As individuals continue to cast their votes for an environmentally sustainable economic system, a systemic change to fashion production principles is dearly needed, with forward-thinking production principles at its helm.
How do we begin to reimagine the textile industry with mindful production principles ingrained in its systems? Ellen MacArthur Foundation distills this complex question into three simple pillars, designing products that can be used more, are made to be made again, and are produced using safe and recycled or renewable inputs. This means better products for consumers and a thriving fashion industry, all while taking steps to regenerate the environment.
In the life cycle of clothes, waste begins at production, with up to 15% of fibers and fabrics wasted in the production process. Climate Connect offers a two pronged approach which is proactive about preventing future waste, while reacting to the existing problem through reusage, recycling and disposal.
With many metrics to consider, an existing structure is necessary to guide decision-making. A comprehensive solution can be found in Ethical Fashion Initiative’s Social and Governance (ESG) Due Diligence and Corporate Sustainability Reporting System reflecting global standards to guide responsible business behaviour. Derived from global legal principles, the system provides a list of checks and balances for social and environmental monitoring and mapping.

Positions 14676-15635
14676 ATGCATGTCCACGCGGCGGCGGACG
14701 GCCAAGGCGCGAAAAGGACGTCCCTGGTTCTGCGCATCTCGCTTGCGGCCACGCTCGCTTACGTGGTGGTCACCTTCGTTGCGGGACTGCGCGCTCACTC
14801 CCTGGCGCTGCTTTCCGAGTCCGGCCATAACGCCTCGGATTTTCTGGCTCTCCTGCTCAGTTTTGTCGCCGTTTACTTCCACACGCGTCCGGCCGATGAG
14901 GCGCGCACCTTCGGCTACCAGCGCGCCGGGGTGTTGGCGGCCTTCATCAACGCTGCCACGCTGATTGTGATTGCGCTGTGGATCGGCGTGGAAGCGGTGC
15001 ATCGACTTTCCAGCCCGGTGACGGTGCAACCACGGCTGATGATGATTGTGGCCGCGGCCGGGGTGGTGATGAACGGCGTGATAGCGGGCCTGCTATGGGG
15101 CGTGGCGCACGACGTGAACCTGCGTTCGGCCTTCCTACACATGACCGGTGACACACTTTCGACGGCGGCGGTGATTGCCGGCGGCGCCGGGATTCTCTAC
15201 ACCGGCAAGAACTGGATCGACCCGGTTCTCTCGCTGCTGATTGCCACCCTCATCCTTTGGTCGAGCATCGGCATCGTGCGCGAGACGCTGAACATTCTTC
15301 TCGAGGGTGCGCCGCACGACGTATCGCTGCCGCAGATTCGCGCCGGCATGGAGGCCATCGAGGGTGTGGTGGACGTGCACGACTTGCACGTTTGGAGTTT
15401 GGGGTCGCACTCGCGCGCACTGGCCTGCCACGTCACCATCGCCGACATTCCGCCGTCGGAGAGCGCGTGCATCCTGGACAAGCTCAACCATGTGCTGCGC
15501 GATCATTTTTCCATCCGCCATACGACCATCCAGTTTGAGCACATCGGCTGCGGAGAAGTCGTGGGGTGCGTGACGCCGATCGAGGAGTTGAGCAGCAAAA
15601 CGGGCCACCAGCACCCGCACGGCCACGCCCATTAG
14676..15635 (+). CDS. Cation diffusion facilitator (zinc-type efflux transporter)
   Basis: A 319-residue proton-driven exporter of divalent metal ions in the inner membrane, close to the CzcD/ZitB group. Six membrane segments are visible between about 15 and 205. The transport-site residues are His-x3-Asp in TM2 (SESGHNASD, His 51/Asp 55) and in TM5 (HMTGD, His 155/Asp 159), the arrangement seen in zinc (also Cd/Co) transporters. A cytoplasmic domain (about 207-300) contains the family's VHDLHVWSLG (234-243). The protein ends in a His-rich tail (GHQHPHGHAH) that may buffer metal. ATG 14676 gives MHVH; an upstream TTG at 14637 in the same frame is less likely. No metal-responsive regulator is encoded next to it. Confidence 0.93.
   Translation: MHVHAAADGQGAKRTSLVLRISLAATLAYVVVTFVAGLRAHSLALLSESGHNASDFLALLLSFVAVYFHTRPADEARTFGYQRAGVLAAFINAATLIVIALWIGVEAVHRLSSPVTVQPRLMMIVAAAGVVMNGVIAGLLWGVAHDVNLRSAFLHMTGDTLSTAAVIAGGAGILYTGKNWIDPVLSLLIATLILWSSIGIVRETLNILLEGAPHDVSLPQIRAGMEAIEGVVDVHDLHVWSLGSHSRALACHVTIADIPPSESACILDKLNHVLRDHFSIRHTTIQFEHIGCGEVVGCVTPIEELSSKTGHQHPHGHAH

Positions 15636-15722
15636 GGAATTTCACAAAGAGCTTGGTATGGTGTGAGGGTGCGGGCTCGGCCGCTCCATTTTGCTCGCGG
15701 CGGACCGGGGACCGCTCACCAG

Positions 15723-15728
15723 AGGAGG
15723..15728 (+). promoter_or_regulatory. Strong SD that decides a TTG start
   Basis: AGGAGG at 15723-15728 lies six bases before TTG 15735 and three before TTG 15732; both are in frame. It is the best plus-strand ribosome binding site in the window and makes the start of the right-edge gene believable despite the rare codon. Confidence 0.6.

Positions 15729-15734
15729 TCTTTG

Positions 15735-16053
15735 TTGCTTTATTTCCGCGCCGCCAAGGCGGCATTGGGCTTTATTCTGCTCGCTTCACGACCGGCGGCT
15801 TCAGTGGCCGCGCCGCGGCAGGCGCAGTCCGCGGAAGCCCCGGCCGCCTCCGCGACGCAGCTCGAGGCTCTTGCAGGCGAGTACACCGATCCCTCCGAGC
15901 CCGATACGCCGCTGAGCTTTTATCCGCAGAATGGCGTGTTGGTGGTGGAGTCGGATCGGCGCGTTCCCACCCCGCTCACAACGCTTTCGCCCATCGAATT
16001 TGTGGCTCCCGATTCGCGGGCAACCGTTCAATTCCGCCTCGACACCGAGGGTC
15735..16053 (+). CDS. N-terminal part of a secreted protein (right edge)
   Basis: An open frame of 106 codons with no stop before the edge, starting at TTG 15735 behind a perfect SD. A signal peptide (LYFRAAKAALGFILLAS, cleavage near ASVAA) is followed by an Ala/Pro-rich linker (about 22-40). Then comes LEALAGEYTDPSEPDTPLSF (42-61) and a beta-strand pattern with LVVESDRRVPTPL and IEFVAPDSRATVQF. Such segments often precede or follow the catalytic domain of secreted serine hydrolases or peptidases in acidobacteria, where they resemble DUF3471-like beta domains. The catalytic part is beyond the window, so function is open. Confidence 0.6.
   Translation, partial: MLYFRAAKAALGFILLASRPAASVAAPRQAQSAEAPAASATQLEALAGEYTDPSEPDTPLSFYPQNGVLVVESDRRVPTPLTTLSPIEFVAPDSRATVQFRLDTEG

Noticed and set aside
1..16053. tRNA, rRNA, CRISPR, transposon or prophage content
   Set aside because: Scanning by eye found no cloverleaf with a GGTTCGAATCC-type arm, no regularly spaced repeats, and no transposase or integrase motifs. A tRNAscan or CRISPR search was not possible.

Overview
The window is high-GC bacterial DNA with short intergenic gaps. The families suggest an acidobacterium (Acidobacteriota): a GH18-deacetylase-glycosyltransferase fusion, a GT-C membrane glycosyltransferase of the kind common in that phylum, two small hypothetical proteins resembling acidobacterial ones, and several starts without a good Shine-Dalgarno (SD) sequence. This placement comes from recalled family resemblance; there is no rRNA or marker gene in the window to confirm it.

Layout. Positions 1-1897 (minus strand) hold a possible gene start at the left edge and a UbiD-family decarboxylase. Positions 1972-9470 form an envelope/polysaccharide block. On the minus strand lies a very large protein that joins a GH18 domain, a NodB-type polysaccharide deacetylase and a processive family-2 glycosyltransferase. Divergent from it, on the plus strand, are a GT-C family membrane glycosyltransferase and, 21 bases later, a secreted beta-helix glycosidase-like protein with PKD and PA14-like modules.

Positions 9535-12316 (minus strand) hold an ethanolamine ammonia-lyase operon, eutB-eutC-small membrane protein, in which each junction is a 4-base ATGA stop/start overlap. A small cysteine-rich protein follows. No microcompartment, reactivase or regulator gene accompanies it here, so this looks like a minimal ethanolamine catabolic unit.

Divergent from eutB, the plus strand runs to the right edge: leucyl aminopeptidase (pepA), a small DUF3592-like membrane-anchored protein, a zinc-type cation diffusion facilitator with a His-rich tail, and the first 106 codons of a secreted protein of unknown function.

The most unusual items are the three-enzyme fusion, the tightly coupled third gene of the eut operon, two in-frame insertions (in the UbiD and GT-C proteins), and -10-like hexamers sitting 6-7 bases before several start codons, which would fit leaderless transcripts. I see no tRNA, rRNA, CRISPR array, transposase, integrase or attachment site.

Studies have shown that transparent communication around sustainability practices are good for business. Environmentally-minded purchases are on the rise, resulting in mounting pressure to rethink the role of sustainability in the fashion industry and beyond. The perceived cost of sustainability is losing relevance where a long term perspective is concerned. Although a greenwashing marketing campaign will make a far smaller dent on a short term budget, with the increase of trackable sustainability practices, the repercussions of falling short on a public stage threaten to be far greater.
Considered consumers will continue to use their buying power as a vote for better business practices with increasing wisdom behind their choices. Buying less to last longer supports a better life for the individual with less cost to the environment. Creating products to meet a higher standard with a price tag to match positions corporations in the fashion industry to continue to support livelihoods and produce profits.
More than social pressure, 2022 sees the emergence of checks and balances to keep fashion retailers accountable for their production practices. The role of the consumer continues to be to research thoroughly and purchase accordingly, to add their efforts to building a better future for the fashion industry. With technology and the circular economy providing easily implementable solutions, it’s becoming increasingly easy to do so. Imagine a future where environmental best practice is entrenched in systemic operations within the fashion industry. The facts speak for themselves - no industry can afford to avoid the move towards drawing mindfully on the earth’s finite resources. The cost is simply too great, to both the environment, and their profits.